At the GSDI 13 conference in Quebec City, Serene Ho and Abbas Rajabifard from Australia delivered a paper on the benefits of a 3D land and property information system (3D-LPIS) to an increasingly urbanized society. 70% of the population of Australia lives in urban centres and this proportion is increasing.
The land administration system in Australia is widely regarded to be of high quality and integrity, but as in Canada, the lack of a single federal authority with responsibility for land administration makes it difficult to aggregate information collected at local and state levels up to the national level. This represents an inhibitor to understanding increasingly complex urban challenges from a national perspective.
In 2011 the federal government in consultation with the state governments published the National Urban Policy (NUP) that attempted to delineate the broad urban challenges Australia is facing and the implications for land and property management. The NUP defines the primary goals of government policy as
- improving productivity
- improving sustainability and resilience of built and natural environment
- improving the liveability in terms of housing, transport and community services
- improving governance through integration of processes, engagement and evaluation.
In this paper the authors argue that implementing the NUP should be a key driver for the development of a 3D‐LPIS in Australia.
Efficiencies in productivity would be gained from more holistic planning, incorporating social and economic aspects as well as improving transportation modes and improving land use and development. A 3D‐LPIS provides a platform to catalogue and connect ‘above the line’ with ‘below the line’ interests of a given property, resulting in improved analytical capabilities and potentially dramatically improving current regulatory processes.
Improving the sustainability of the built and natural environments involves protection of the environment, improvements in air and water quality, sustainable management and increasing the ability of cities to adapt and respond to natural disasters. Recent Australian legislation on greenhouse gas emissions means that carbon emissions and energy information are becoming mandatory elements of modern land administration system in Australia. A 3D-LPIS would provide the appropriate infrastructure for collecting, managing and visualizing this information, because land and property information is used as the common denominator. This information could then be accessed and used by relevant industries such as risk and disaster management, for example, as a 3D model is already being used for emergency planning and management in Sydney Down Under.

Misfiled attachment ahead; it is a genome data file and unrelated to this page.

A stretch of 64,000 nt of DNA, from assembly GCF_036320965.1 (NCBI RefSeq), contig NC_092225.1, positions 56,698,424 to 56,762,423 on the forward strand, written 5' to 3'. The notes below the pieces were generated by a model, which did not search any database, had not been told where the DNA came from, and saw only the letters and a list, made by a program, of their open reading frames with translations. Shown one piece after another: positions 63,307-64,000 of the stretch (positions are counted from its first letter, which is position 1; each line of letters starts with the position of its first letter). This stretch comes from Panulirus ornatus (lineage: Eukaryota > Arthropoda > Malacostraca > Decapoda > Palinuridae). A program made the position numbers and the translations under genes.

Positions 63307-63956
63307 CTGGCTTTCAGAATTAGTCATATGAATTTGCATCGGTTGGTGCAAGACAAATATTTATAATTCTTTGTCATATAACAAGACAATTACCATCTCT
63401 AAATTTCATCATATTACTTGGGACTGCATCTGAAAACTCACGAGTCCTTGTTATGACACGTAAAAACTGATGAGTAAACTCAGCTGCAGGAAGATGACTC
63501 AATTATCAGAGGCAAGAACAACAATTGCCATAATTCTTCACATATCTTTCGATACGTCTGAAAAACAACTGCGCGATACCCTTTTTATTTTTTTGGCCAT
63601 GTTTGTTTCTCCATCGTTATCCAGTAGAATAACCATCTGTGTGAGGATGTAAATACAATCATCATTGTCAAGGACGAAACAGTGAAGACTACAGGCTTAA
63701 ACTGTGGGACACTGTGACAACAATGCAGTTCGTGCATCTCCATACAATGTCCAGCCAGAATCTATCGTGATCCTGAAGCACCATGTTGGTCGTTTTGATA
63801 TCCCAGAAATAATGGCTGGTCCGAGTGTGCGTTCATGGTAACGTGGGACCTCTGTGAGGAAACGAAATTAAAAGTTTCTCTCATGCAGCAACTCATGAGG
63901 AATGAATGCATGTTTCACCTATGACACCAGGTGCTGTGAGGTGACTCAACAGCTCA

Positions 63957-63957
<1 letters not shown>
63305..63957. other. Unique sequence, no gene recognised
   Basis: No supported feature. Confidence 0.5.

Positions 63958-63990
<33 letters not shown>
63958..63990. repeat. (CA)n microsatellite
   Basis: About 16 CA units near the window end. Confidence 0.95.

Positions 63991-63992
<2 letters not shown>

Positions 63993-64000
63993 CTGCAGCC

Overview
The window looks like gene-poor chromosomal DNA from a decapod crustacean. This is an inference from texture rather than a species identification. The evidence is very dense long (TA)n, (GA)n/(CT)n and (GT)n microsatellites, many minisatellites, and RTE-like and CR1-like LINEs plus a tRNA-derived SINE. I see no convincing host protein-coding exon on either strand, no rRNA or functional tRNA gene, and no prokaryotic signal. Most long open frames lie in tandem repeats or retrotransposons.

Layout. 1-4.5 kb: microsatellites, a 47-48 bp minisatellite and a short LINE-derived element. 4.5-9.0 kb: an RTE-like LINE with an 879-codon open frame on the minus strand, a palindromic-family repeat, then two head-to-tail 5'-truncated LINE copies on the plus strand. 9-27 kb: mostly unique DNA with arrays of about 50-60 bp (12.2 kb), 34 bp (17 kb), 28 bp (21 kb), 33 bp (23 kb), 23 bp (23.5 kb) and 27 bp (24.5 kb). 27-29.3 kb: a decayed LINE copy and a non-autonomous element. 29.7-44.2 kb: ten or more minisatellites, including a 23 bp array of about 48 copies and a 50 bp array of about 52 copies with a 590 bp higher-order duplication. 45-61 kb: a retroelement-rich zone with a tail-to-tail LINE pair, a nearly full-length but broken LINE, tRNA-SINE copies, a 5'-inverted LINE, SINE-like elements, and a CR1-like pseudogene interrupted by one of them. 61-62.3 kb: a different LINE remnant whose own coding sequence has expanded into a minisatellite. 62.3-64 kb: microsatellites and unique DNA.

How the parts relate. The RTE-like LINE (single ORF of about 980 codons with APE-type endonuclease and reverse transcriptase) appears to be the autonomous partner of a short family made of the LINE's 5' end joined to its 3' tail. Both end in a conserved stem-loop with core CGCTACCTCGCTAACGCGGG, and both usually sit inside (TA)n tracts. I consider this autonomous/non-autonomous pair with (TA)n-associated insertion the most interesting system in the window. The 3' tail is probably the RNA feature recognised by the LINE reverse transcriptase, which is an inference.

A 3D‐LPIS would help planners achieve better urban design by providing a visual representation to planners and the public of the types of land use currently in place, as well as the types of structures and how these may impact upon the well‐being of residents in adjacent properties. It would help analyze land use by spatial clustering of land use type to ensure an appropriate mixture of land use. And It would provide an intuitive spatial representation of land use policies to foster a better understanding of these policies among the public and evaluate their relevance to the communities they serve.
A 3D‐LPIS could facilitate open access of information and communication between stakeholders by presenting land and property data in an intuitive 3D visualization. This would support federal initiatives supporting open, transparent government in Australia. This system would not only link citizens with governments and industry with each other, it could link the various levels and branches of governments dealing with land and property matters.